Rebel Afghan governor gives way after political deal

AIBAK, Afghanistan (Reuters) - An Afghan provincial governor who had defied President Ashraf Ghani’s order to leave office agreed to step down on Tuesday but scores of armed men gathered in front of his compound as a standoff continued over the position of his deputy.

The dispute in the northern region of Samangan has underlined the divisions facing Ghani, who has struggled to impose his authority on powerful regional leaders and who has been locked for weeks in a separate conflict with the powerful governor of neighboring Balkh province.

After refusing to leave office this week, Samangan Governor Abdulkarim Khaddam agreed to go under a deal between his Jamiat-i Islami party and Ghani’s office in Kabul, party officials said. In exchange, Khaddam will take a position on the High Peace Council, a body set up to handle reconciliation efforts with the Taliban.

New Governor Abdul Latif Ibrahimi took office in Samangan, while the two sides agreed that Khaddam’s deputy Ziauddin Zia would remain in place. “It is my right to be in this position,” Zia told reporters.

However large groups of armed men gathered near the governor’s compound in the capital Aibak to try to force Zia out as local elders sought to calm the situation.

“I am the new deputy governor and I will not let anyone else take this job. I have my armed men here,” said Sefatullah Samangani, a provincial council member from the rival Junbish-i Milli party who was named as Zia’s replacement before Tuesday’s compromise.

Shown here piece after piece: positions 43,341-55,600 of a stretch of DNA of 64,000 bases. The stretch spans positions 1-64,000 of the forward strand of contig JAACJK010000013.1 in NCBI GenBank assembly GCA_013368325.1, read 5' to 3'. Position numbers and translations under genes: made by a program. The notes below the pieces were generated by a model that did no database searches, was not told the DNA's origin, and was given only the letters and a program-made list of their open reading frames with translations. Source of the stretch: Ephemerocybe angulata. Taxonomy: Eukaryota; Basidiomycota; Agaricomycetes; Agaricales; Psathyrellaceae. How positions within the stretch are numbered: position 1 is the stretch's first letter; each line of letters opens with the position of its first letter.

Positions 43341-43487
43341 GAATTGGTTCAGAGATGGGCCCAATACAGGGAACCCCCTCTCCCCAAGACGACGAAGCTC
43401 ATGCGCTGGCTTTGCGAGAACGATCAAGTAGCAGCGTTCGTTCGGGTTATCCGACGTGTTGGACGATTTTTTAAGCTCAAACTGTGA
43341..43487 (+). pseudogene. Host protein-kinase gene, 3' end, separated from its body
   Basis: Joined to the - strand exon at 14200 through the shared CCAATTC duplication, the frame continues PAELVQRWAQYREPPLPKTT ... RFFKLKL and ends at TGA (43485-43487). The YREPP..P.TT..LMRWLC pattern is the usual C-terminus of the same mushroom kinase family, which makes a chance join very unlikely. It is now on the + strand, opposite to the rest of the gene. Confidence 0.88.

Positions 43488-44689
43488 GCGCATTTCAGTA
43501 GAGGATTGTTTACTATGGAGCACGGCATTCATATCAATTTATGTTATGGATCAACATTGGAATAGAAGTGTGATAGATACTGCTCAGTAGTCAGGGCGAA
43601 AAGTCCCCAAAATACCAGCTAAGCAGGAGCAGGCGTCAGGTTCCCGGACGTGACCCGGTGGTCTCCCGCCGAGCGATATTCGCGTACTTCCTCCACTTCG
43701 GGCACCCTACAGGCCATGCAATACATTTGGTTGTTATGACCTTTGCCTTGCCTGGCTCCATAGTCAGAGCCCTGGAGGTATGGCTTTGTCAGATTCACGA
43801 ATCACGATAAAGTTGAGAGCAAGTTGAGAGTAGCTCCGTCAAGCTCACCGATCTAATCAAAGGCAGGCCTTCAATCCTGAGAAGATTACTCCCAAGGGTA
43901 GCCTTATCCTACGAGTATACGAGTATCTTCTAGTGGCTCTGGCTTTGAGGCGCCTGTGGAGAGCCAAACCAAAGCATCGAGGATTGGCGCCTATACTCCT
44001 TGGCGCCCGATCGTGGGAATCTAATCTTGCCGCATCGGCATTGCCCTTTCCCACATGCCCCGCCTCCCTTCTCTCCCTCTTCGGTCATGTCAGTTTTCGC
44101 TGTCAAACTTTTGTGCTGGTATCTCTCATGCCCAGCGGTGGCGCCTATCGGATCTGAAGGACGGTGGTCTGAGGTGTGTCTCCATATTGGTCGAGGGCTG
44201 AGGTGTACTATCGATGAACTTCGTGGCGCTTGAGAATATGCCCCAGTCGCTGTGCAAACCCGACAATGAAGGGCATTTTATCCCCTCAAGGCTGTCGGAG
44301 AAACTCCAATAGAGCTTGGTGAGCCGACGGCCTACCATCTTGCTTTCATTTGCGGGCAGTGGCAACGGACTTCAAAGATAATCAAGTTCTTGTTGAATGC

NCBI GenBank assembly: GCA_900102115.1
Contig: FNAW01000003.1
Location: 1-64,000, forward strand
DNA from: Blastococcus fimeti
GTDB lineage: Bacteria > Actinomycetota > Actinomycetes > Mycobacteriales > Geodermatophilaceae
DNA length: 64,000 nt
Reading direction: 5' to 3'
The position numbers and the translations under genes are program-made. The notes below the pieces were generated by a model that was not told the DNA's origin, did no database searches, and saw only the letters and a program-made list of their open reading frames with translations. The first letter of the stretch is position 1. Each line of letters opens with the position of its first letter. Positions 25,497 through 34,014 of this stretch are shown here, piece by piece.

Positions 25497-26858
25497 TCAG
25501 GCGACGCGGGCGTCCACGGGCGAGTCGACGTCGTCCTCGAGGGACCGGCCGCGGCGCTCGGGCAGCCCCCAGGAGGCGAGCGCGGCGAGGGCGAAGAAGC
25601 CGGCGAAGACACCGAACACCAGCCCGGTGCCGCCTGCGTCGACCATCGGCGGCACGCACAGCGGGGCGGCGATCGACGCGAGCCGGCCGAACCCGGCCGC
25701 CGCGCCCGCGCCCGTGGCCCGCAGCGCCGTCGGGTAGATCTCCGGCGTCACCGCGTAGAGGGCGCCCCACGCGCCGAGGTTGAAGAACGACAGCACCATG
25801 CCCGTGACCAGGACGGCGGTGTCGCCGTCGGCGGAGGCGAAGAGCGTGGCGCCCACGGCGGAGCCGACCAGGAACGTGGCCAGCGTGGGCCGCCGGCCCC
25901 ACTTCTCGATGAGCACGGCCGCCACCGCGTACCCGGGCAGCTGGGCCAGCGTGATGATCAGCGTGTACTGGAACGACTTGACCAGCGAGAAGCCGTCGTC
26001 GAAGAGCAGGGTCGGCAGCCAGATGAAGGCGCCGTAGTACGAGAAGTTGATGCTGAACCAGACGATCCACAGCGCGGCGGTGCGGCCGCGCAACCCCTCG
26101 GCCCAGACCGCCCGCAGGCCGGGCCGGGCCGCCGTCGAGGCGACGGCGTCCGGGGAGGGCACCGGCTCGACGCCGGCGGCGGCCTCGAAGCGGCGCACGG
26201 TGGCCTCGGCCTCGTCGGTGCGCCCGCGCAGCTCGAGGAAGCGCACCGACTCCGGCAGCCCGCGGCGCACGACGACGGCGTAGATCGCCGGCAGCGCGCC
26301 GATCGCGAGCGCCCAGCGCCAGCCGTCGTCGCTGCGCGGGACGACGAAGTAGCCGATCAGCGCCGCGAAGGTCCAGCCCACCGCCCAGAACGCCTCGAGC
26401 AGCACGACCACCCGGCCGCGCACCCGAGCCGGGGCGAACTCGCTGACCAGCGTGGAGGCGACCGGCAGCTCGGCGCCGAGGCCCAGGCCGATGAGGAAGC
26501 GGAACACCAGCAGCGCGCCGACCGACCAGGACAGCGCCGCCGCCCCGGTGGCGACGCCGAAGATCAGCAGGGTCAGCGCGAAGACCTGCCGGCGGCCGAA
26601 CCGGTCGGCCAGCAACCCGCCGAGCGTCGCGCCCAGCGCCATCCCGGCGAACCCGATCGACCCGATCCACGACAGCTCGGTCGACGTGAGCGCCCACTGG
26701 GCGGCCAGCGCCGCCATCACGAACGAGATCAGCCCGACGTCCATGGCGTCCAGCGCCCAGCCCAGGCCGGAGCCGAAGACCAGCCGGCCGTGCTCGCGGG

With Taliban fighters active across much of the country and the capital Kabul regularly hit by devastating suicide attacks, the dispute in Samangan has highlighted the divisions undermining Ghani’s government ahead of parliamentary elections scheduled this year.

While nominally partners in the national unity government created after the disputed 2014 presidential election, Ghani’s relations with Jamiat have deteriorated sharply, while ethnic divisions have become increasingly bitter.

The divisions have been deepened by the prolonged standoff between Ghani and Balkh Governor Atta Mohammad Noor, one of the most senior politicians in Jamiat and a possible rival to Ghani in next year’s presidential election.

Many in Jamiat - mainly supported by Persian-speaking ethnic Tajiks from the north - accuse Ghani of monopolizing power in defiance of the 2014 government pact and favoring his own Pashtun supporters from eastern Afghanistan.

In turn, Pashtun critics of Jamiat accuse the party and its supporters of undermining national unity and encouraging local strongmen to defy the central government.

Writing by James Mackenzie; Editing by Matthew Mpoke Bigg